In a move that was perhaps inevitable, America’s biggest male reality star met with… the husband of the biggest female one.
That’s right, according to multiple sources, “old friends” Donald Trump and Kanye West convened at Trump Tower this morning to discuss “life” and Kanye becoming an “ambassador of sorts” in some “entrepreneurial leadership role.” One result was the priceless photo above. Another was the handshake below, which, it must be said, was much better executed than Kanye’s embrace with, say, John Mayer.
— Peter Stevenson (@PeterWStevenson) December 13, 2016
Time will tell what this meeting will lead to—Mr. West heading up the Department of Emoji Autocorrect, perhaps?—but sometimes celeb-prez pairings actually click. Witness these seven instances when the commander-in-chief and a famed constituent genuinely connected—for a time, anyway…
Franklin Pierce and Nathaniel Hawthorne
Nathaniel Hawthorne’s The Scarlett Letter remains widely read today. His 1852 book The Life of Franklin Pierce is a bit less so. The two had been friends since their school days and would literally be close for the rest of Hawthorne’s life, as Hawthorne emerged as a brilliant author and Pierce unexpectedly became President. We at Made Man are fascinated by Pierce, who boasted great hair and lived the grimmest life of all our presidents. His miseries included his own party refusing to let him seek reelection, watching all three of his children die before age 12 and alcoholism. (If you want to feel better about yourself, study Franklin Pierce.) Ironically, Hawthorne dealt his dear friend another tragic blow as, in a twist far too horrible for fiction, Pierce was the one who discovered his dead body.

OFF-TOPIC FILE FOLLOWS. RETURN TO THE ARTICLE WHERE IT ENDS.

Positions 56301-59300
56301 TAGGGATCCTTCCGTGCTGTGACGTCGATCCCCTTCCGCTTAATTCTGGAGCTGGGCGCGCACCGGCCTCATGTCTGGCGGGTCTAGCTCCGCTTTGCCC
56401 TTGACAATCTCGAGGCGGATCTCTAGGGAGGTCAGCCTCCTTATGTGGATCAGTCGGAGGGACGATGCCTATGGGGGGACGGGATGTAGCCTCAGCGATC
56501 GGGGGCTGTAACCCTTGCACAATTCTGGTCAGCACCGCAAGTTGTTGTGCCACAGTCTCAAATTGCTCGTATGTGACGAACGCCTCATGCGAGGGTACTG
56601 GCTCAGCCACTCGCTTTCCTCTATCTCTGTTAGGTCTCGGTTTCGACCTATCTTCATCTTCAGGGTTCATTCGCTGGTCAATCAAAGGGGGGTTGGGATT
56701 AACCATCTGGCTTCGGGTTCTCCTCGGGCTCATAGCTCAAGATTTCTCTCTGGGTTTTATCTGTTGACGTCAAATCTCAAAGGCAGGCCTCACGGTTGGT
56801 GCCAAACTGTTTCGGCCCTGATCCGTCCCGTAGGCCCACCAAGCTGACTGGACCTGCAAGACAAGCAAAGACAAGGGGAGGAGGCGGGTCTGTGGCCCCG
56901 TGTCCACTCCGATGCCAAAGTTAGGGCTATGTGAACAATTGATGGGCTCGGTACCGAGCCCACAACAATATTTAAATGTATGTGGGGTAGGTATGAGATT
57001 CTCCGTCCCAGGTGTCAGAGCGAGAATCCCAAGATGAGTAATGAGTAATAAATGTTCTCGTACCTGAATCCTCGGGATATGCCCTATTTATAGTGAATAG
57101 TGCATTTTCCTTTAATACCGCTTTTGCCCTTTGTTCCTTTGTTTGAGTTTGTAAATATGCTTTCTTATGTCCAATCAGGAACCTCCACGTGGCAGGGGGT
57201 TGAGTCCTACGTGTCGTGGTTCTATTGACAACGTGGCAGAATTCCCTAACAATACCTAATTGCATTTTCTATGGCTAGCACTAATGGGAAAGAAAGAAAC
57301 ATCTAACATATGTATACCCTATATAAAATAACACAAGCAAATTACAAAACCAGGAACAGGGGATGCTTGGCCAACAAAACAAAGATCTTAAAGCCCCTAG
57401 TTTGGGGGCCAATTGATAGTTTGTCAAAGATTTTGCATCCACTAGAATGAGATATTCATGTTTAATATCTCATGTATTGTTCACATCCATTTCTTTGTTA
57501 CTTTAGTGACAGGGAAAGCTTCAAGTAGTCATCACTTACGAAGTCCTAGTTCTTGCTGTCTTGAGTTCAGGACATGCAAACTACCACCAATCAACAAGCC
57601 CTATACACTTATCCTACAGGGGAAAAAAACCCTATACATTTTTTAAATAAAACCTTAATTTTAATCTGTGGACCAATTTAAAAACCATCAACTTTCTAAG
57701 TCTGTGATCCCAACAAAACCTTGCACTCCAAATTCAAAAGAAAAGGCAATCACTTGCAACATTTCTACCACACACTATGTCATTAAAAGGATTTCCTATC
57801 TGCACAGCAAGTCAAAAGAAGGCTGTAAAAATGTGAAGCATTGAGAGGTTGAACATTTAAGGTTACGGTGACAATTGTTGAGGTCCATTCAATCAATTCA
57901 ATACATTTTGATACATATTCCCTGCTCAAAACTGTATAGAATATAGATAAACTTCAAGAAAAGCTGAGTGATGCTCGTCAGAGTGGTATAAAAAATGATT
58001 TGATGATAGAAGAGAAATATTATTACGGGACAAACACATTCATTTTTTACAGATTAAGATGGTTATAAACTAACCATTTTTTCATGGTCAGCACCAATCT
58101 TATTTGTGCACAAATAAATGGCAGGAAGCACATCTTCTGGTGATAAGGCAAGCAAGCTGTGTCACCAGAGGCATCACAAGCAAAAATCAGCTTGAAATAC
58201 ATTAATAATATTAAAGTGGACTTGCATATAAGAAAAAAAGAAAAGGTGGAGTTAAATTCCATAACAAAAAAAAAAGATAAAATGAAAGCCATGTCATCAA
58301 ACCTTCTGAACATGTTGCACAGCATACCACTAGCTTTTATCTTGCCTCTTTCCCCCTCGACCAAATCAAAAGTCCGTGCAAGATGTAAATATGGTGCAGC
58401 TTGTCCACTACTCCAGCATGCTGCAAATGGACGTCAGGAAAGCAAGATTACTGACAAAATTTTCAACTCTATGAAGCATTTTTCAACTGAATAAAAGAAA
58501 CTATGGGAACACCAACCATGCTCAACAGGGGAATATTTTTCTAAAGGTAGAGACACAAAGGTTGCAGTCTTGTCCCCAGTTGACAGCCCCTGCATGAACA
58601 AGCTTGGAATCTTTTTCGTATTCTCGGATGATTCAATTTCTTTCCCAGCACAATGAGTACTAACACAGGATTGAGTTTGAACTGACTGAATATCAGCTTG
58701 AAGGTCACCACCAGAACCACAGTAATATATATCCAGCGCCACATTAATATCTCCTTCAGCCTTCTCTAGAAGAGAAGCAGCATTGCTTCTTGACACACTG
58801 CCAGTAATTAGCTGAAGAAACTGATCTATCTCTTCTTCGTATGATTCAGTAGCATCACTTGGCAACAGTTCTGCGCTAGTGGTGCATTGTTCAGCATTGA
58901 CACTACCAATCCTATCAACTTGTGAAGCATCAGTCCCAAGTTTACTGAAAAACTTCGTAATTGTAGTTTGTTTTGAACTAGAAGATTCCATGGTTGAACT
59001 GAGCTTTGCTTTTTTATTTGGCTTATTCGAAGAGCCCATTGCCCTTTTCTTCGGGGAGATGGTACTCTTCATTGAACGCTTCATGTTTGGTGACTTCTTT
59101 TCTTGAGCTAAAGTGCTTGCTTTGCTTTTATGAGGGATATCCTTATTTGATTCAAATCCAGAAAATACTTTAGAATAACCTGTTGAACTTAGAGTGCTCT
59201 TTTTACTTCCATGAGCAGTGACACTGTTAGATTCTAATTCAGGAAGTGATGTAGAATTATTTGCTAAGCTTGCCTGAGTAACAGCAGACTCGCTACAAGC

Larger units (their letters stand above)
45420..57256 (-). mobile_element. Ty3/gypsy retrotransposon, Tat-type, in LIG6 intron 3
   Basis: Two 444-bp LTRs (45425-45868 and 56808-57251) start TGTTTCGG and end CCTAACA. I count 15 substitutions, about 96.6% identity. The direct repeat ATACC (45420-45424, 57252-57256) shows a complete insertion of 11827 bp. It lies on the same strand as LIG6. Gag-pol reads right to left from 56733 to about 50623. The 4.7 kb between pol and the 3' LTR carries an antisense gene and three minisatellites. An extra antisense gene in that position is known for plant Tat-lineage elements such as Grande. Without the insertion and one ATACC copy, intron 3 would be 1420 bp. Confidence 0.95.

Teddy Roosevelt and John L. Sullivan
Roosevelt was a highly educated member of an extremely rich family who loved books and was prone to doing things like moving to North Dakota to be a cowboy. Sullivan was born to parents who’d fled the Potato Famine and had a knack for “womanizing, brawling and run-ins with the law.” But they had something in common: boxing. The “Boston Strong Boy” was by far the most celebrated fighter of his day and Roosevelt a massive fan. (He even sparred with staff in the White House until a punch nearly blinded him.) A mutual admiration ensued and Sullivan became one of the first Irish-Americans to be a semi-regular at the White House. Remember, Roosevelt left office in 1909 and JFK didn’t arrive until 1961. Speaking of which…
John F. Kennedy and Frank Sinatra
Our coolest president and the Chairman of the Board were bound to hit it off. Theirs was a friendship based on good times and chasing broads, but it was torn apart by concerns Sinatra’s mob connections could damage Kennedy’s political fortunes. (Though there are also allegations that Sinatra’s mob connections actually helped Kennedy’s political fortunes.) Kennedy’s still shocking assassination ended any hope of reconciliation. Distraught over JFK’s death, Sinatra allegedly pulled his classic thriller The Manchurian Candidate (with its tale of a presidential candidate and an assassin) from circulation as a gesture of respect.
Richard Nixon and Elvis Presley